So now that Your Roving Reporter has caught you up on the who, what, when, where, why and how of our feathered friends’ Summer holiday, I have a few photos to share about what the geese are doing on land at Elizabeth Park.

Elizabeth Park is a year-round haven for Canada Geese.

If you like these attractive-looking geese, so named because the Latin species name, canadensis, translates to meaning “of Canada” (though folklore tells us these geese were named for John Canada who discovered the species), then you will enjoy some of the goose family photos and scenarios I have rounded up for you from my visit to that venue over Memorial Day weekend.

The massive population of geese at Elizabeth Park continues to grow in leaps and bounds every Spring. If you have an urge to photograph some goslings, just visit in May and June and you are sure to find some, like these cutie pies I found along the boardwalk.

The parents were nearby lest I try to abscond with one of their darlings.

You’ve heard of a traffic jam – this is a goose jam.

Elizabeth Park is a man-made island, separated from the mainland by a vehicular bridge that crosses the canal. You enter and exit on the one and only road that runs the perimeter of the park. There is a speed limit as there are walkers, with or without pooches, bikers, rollerbladers … and geese, lots of geese. In fact, if you have to be somewhere and exit the park timely, be sure to arrive at your car in plenty of time to allow for goose traffic.

The families cross together causing a bit of a goose jam.

Also, prepare for long hold-ups because sometimes our feathered friends are a wee bit conflicted.

Here the idea is to cross the road from the right side to the left side
Halfway across, they decide to double-back and return to the right side.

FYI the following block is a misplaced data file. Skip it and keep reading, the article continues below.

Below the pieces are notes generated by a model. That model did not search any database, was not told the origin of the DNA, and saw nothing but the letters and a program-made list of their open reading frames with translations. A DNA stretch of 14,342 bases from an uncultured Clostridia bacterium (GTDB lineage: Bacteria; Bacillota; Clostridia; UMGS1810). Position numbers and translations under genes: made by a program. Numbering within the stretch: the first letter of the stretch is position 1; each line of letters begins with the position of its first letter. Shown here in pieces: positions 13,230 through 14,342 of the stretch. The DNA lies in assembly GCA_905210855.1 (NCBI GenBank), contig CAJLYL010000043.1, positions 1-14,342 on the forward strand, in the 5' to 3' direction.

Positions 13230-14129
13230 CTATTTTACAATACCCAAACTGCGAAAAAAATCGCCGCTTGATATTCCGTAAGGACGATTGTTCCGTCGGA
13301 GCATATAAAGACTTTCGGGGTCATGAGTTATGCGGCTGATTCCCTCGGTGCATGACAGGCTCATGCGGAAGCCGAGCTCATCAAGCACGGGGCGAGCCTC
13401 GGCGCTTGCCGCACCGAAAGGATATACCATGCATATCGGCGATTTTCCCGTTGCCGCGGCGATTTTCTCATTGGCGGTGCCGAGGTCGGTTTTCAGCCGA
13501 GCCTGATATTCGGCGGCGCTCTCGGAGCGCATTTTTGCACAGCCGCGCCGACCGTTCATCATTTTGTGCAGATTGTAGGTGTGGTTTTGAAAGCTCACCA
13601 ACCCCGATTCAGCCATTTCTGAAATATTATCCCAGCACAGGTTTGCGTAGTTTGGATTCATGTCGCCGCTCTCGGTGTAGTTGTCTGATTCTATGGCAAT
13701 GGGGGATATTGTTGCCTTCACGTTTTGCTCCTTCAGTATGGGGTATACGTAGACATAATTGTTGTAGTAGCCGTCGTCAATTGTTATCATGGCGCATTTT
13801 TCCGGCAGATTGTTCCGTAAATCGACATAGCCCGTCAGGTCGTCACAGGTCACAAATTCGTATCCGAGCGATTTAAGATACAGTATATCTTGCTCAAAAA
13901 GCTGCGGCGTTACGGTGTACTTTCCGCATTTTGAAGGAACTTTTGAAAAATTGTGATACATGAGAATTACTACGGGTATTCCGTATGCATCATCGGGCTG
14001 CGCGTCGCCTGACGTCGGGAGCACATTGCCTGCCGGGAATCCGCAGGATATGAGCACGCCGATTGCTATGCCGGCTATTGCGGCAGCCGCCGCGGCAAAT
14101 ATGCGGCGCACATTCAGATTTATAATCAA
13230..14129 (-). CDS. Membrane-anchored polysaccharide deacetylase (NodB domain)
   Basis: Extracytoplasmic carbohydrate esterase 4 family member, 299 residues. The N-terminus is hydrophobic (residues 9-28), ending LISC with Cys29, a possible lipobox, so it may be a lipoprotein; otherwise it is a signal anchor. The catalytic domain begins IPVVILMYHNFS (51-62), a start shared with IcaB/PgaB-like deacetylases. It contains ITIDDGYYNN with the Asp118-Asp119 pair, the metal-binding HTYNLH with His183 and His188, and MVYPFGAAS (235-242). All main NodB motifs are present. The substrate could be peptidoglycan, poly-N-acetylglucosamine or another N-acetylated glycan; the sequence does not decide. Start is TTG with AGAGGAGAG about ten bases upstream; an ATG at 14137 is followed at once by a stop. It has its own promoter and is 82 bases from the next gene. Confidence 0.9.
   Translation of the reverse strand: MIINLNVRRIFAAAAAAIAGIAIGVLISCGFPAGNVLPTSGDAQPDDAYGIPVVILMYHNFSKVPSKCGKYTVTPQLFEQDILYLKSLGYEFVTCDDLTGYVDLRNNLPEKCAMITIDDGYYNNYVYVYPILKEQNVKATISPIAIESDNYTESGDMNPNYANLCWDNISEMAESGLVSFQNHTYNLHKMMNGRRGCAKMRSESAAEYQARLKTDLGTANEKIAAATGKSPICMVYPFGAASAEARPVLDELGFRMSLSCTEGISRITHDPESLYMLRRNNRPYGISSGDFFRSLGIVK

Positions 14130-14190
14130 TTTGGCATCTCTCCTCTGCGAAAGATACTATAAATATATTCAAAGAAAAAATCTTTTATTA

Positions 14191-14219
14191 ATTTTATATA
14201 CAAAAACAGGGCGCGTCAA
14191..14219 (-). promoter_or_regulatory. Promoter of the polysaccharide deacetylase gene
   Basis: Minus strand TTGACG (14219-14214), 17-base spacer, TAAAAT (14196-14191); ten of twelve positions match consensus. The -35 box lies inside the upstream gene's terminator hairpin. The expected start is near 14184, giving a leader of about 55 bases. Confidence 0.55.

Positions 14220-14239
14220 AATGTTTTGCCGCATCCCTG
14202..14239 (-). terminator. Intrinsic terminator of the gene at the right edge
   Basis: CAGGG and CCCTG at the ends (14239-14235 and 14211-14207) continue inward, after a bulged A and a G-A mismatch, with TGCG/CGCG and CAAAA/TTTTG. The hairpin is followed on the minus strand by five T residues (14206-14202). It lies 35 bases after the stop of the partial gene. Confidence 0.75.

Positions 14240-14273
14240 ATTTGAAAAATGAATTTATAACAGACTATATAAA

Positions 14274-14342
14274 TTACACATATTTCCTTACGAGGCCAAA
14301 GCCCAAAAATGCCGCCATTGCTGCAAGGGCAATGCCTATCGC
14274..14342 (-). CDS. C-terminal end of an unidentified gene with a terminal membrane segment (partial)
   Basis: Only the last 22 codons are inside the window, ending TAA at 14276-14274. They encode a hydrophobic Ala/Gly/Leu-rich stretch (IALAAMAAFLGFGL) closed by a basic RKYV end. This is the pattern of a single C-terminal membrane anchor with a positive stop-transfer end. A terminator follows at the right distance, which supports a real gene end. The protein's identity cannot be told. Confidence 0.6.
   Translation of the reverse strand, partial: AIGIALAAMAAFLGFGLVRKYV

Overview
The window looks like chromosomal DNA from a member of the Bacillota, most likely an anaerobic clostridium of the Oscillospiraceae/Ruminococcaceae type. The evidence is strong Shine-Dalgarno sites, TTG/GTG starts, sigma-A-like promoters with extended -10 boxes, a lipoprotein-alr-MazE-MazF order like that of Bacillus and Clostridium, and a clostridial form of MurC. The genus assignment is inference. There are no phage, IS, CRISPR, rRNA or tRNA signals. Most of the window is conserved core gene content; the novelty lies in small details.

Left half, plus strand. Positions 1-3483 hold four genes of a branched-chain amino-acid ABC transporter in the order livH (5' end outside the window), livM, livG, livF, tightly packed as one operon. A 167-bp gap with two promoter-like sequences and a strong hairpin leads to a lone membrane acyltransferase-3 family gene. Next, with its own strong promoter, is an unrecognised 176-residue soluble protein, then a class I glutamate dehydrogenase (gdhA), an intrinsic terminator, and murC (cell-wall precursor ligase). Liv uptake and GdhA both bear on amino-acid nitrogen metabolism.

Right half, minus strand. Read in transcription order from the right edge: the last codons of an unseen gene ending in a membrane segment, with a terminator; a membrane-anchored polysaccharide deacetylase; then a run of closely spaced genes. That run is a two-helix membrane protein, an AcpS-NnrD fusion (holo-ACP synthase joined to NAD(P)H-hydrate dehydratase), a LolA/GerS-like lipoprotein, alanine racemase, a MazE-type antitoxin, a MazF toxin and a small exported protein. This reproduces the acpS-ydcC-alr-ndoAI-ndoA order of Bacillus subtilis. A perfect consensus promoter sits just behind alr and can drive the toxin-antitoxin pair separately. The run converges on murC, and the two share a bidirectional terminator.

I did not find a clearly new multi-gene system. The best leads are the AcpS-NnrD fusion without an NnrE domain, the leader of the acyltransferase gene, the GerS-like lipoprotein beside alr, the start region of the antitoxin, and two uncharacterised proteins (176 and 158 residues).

Ultimately the signal caller a/k/a Dad decides to implement Plan “A”.

At the time I was walking, not driving, so I had a good opportunity to watch and photograph the antics.

Please don’t feed the geese!

Tossing a few peanuts to the begging squirrels is A-OK, but tossing food to the geese is a no-no in this park. There are signs everywhere, like here at the canal.

But, who can resist the sweet goslings when they toddle after their parents and look you in the eye? Some people bring along bread to toss to them anyway. A gaggle of geese and just a few crumbs of bread is not the equation for a happy situation for everyone as you will see below.

Some geese and goslings were grazing near the road.
Nearby is the “Please DO NOT feed the geese sign.”
A car goes by; a couple of bread chunks are tossed out; the car leaves.
Junior discovers one of the bread chunks.
“Mine, all mine!
I scored a piece of bread and I’m not sharing!”
“I’m outta here, before my brothers and sisters bug me for a bite!”
“Boy, this hits the spot!
I’m soooooo done with grass.”
Dad opens his beak and gives a low hiss at his offspring:
“Time to share your treat with me!”
“Did you hear me son?”
Dad hisses as the gosling beats a hasty retreat.
Ignoring Dad, the gosling is on the move, munching away.

It’s been a fun year for documenting Canada Geese with photos and accompanying narratives, beginning with the goose eggs I discovered on Easter Sunday. Next week’s trek will be about Mallards at picturesque Heritage Park.

About Linda Schaub